The resistance level is established by using the previous reaction highs. The concept of resistance is exactly the opposite of what support represents. Resistance level is a level at which, buyers are more hesitant to continue buying and sellers come in to push the price lower. In the FTSE example below, you can see a multi-month resistance level. There are at least 7 times when the price is reaching to the level of 6,900. It is located just below the 7,000 psychological barrier.
Question: Just like above, try to find all the candlestick patterns that formed on that level.
Resistance is a place of equilibrium, where money is exchanging hands. Demand at such levels is not enough and that is why price starts declining. For how I use resistance, you will learn more in the Support and Resistance article I have referred to above. You can have a look at another article on support and resistance, where I am walking my followers through real life examples.
B) Candlesticks with Moving Averages
A moving average offers great support and resistance. The bigger the period the moving average considers, the stronger the support and resistance area.
Moreover, the bigger the time frame, the stronger the support and resistance. In other words, when the price hits a 200 EMA on the monthly chart, there’s a strong likelihood it will hesitate at the level.
Further, price acts around moving averages just like it does around a classical trend line. Once broken, the support becomes resistance. Once resistance gets broken, it turns into support.
However, when compared with classical support or resistance, the one provided by moving averages is more powerful. It is called dynamic support and resistance. Look at the EURUSD screenshot below:
In fact, it means it moves together with price. Due to the way they’re calculated, traders use moving averages to trail stops when riding a trend.
Others use them to add positions to a strong trend. As a rule of thumb, the more price comes to a moving average, the weaker the trend becomes.
Example 1– Trading Moving Averages with Candlestick Charts
As you can see from the screenshot below, EURUSD has been in a steady uptrend for the past few months. Moving averages (MA) can be used to enter in a trade once the trend has been established. If you are using candles in conjunction with MAs, then you might be onto something great. What can be said by looking at the EURUSD chart below:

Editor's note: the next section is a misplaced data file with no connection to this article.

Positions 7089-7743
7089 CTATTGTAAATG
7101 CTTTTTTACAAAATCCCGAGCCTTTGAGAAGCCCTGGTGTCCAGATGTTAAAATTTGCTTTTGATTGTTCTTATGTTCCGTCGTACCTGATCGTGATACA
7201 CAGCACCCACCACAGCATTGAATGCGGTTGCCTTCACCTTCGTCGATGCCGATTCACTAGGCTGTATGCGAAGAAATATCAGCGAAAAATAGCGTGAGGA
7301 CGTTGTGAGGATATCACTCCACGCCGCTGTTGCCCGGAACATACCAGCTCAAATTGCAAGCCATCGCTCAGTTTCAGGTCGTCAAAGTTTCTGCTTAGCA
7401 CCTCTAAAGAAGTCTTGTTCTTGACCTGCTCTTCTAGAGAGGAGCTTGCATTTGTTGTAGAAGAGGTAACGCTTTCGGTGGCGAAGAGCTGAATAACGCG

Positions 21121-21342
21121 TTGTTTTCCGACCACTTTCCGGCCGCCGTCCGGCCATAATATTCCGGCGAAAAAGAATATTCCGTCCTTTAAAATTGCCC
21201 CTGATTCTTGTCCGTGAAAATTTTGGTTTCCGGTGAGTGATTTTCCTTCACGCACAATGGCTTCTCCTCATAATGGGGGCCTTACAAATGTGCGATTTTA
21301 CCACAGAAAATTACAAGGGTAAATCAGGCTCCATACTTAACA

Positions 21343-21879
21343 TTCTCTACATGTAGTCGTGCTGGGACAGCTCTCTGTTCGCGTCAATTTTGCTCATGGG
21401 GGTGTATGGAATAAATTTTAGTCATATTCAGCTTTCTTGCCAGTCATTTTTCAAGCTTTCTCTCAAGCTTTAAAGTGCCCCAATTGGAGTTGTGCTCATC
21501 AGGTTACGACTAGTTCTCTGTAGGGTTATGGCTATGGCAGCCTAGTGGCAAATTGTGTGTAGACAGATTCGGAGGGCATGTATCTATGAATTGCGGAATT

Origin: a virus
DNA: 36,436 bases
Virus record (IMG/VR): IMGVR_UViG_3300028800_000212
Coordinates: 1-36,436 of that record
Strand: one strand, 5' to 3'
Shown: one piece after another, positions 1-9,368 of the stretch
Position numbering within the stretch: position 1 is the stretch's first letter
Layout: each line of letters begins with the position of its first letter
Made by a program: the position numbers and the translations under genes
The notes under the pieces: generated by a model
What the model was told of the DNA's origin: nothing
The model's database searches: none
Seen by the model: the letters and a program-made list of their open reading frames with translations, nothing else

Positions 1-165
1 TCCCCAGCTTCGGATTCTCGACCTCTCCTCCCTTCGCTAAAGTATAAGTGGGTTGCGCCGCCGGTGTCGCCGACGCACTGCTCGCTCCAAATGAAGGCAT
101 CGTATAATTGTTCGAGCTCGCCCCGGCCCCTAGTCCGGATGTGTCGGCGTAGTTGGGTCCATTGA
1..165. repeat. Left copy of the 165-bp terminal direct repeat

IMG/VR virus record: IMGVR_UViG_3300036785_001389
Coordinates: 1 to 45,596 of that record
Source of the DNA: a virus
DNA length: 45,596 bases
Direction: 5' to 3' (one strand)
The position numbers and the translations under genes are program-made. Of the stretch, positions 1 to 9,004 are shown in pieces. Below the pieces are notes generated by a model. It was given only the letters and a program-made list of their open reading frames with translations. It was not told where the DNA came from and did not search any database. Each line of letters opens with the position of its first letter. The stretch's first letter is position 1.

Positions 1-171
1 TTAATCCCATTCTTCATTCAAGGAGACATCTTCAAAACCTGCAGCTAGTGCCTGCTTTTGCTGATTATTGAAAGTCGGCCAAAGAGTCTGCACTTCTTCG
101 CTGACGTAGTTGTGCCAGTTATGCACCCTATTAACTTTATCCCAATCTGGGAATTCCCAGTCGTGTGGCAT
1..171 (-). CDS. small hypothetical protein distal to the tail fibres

Example 2– Trading Candlesticks with Two Moving Averages
When traders are looking using two moving averages to trade, they usually are waiting for a crossover. If you have a crossover and a confirmation from a candlestick chart, that is great. Let me give you an example of those, so you can better visualise it.
As you can see from the DAX (Germany 30) screenshot above, we had two positive crossovers. (A positive crossover occurs when the shorter-term moving average crosses above the longer-term moving average.) At these areas we have 1) pin bar forming and 2) two bullish engulfing pattern. A confluence of factors is leading the price higher and continuing the bullish trend.
A lot can be said and written about candlestick charts. In the end what matters is how are you going to apply that knowledge. Some of the most important sub-topics of that article are:
- What are candlesticks and how are they used
- Different types of single candles
- Candlestick formations (two or more candles)
In the last past (Applications), I walked you through two different approaches of using candlesticks. First, I showed you how to use candlesticks in conjunction with support and resistance.
Second, I showed you how candlesticks are used with moving averages. I also gave a few real life examples down the line to make it more visual. All in all, I hope that this detailed candlesticks article has given you enough information, so you can make a more informed trading decision.
In short: be informed